Complaint Targets Lawmakers Who Support Payday Lenders
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DALLAS — Two North Texas congressmen, both targets of a congressional ethics complaint, are defending their support of the controversial payday loan industry.
Republicans Jeb Hensarling and Pete Sessions of Dallas are accused of taking campaign contributions from payday lenders… closely followed by their votes to protect the industry from threatening legislation.
Representatives Hensarling and Sessions say they’ve done nothing wrong. But according to the ethics complaint, filed by the Campaign For Accountability of Washington D.C., what Hensarling and Sessions did amounts to accepting a bribe from an industry many accuse of taking advantage of the poor.
Inside a North Texas payday loan business last week, a borrower handed over hundreds of dollars to pay off a loan he had taken out in September. He now knows how lucky he is. Had a charity not given him they money to pay off the loan early, he likely would have never gotten out from under the obligation.
The borrower, who wants to remain anonymous, borrowed $440 from a payday loan company in Garland in September. A clerk scribbled a reminder on his receipt, indicating his payback would be $118.25 over five months.
But if he had read his contract (which he didn’t; most don’t), he would have noticed the monthly payment was only covering a separate $730 finance charge — not the principal and interest. The interest rate amounts to a whopping 358 percent, and borrowing $440 over six months would end up costing him at least $1,200.
“I was devastated. These were crooks,” said the Dallas resident, who works as a painter, after WFAA explained the terms of his loan. “I’m not rich; I’ve got one job that hardly pays me enough to eat.”
Sally Frank of Dallas got caught in the same financial trap from the same payday lender a few years ago.
“I had to take out two loans,” she said. “I was paying a 400 percent interest rate on this original loan I had taken out.”
Sky-high interest rates, onerous fees, and nightmare stories about payday loans are not new.
What is new, however, is a complaint filed with the Office of Congressional Ethics against 11 U. S. congressmen based on a report by the consumer watchdog group Allied Progress.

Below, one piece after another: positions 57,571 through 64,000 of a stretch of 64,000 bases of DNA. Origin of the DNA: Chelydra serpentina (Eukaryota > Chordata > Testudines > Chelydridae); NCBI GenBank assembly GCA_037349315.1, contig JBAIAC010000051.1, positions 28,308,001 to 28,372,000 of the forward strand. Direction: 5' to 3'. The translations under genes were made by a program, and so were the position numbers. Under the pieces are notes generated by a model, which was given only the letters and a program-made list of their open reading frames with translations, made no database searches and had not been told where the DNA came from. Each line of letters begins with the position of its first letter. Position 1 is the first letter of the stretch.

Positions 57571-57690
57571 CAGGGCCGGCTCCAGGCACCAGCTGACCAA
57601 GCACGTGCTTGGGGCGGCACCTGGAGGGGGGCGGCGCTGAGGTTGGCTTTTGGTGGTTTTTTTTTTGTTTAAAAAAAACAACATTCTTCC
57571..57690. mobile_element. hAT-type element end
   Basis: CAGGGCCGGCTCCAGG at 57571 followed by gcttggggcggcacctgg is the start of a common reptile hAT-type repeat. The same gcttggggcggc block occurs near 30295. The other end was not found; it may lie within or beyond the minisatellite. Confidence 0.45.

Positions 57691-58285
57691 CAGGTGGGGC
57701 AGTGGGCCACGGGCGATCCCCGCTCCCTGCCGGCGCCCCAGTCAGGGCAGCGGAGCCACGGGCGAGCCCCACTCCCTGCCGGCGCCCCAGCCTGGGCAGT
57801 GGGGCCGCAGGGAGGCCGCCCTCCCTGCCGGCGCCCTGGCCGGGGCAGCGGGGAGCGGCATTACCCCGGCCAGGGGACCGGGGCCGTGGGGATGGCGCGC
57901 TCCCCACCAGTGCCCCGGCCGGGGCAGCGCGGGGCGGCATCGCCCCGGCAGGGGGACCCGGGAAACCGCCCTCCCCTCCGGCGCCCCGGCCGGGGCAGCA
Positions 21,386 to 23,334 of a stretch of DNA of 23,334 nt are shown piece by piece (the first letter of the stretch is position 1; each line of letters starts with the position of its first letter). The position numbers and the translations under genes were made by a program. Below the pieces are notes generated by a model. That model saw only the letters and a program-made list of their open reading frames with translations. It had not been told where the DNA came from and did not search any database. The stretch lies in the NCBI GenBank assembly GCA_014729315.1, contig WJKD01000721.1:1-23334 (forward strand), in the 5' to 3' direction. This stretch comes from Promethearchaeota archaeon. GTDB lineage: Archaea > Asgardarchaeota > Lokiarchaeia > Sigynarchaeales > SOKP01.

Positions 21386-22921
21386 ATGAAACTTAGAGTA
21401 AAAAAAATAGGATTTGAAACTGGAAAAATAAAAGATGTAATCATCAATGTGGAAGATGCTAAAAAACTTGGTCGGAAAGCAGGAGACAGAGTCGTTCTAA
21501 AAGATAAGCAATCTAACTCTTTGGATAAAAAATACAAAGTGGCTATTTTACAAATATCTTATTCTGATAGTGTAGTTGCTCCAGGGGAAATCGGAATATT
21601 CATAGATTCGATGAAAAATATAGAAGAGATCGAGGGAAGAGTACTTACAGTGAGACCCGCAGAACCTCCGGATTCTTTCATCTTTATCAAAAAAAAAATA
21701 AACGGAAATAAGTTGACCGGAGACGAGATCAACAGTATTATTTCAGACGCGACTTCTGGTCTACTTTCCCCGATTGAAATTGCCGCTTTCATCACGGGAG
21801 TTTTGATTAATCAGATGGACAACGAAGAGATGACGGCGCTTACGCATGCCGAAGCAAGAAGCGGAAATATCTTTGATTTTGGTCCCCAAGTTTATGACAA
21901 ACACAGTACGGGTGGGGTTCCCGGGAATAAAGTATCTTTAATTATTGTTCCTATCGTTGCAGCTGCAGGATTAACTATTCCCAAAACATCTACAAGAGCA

The report targets members of Congress for taking campaign contributions from the payday loan industry around the same time they sign up to sponsor legislation that — in part — would shield the industry from stiffer regulations.
“The brazenness at which they have taken this money, then turned around and done the bidding of these special interests, is unheard of,” said Karl Frisch, executive director of Allied Progress. “This needs to be investigated.”
According to the report, Hensarling accepted $85,750 in contributions and Sessions took in $38,280 over four years from people and political action committees affiliated with the payday loan industry.
Normally, campaign contributions from special interests are allowed, but the report cites examples where Hensarling and Sessions accepted contributions… then days later signed on to legislation supporting payday lenders.
For example: According to report, on July 14, 2014, Rep. Sessions took a $5,000 campaign contribution from pawn shop giant Cash America, which is based in Fort Worth. The next day, he signed up to co-sponsor of H.R. 4986, a bill that would have, in part, benefited payday lenders.
“It is well-settled that accepting a contribution to a political campaign can constitute a bribe if a quid pro quo can be demonstrated,” states the complaint, filed October 5.
After repeated attempts to schedule an interview with Sessions, WFAA caught up with him in Dallas last week. We asked him his opinion of the report, as well as the payday loan industry in general.
“You know this is a cheap shot,” Sessions said. “There are over 400 of these efforts [complaints] that are filed by left and right.”
He said the ethics complaint against him is baseless, and the accusations are political.
“This administration has done everything it can do to destroy business,” the lawmaker said.
Rep. Hensarling also declined our interview requests. “This so-called complaint was concocted by one liberal front group and marketed by another,” said Hensarling’s chief of staff, Andrew Duke, in a written statement. “The assertion being made by these groups is ridiculous and not worthy of further comment.”
Meanwhile, last month, in the sanctuary at Smith Chapel AME Church in inner-city Dallas, far from the world of Washington politics, payday loan “victims” and consumer advocates held a rally. It was a grassroots campaign to “Stop the Debt Trap.”
“I am a victim of predatory payday loans,” Gordon Martinez, a former payday loan customer, told those in attendance. “I’m speaking up because the demon in my life was payday loans.”
His was just one voice in a growing outcry to politicians to stop accepting money being siphoned from the poor, and to pass tougher laws to protect them.
Some cities are not waiting for Congress to act. Dallas, Houston, Austin and San Antonio have all recently passed regulations restricting payday loans. On Tuesday, the Arlington City Council is expected to do the same.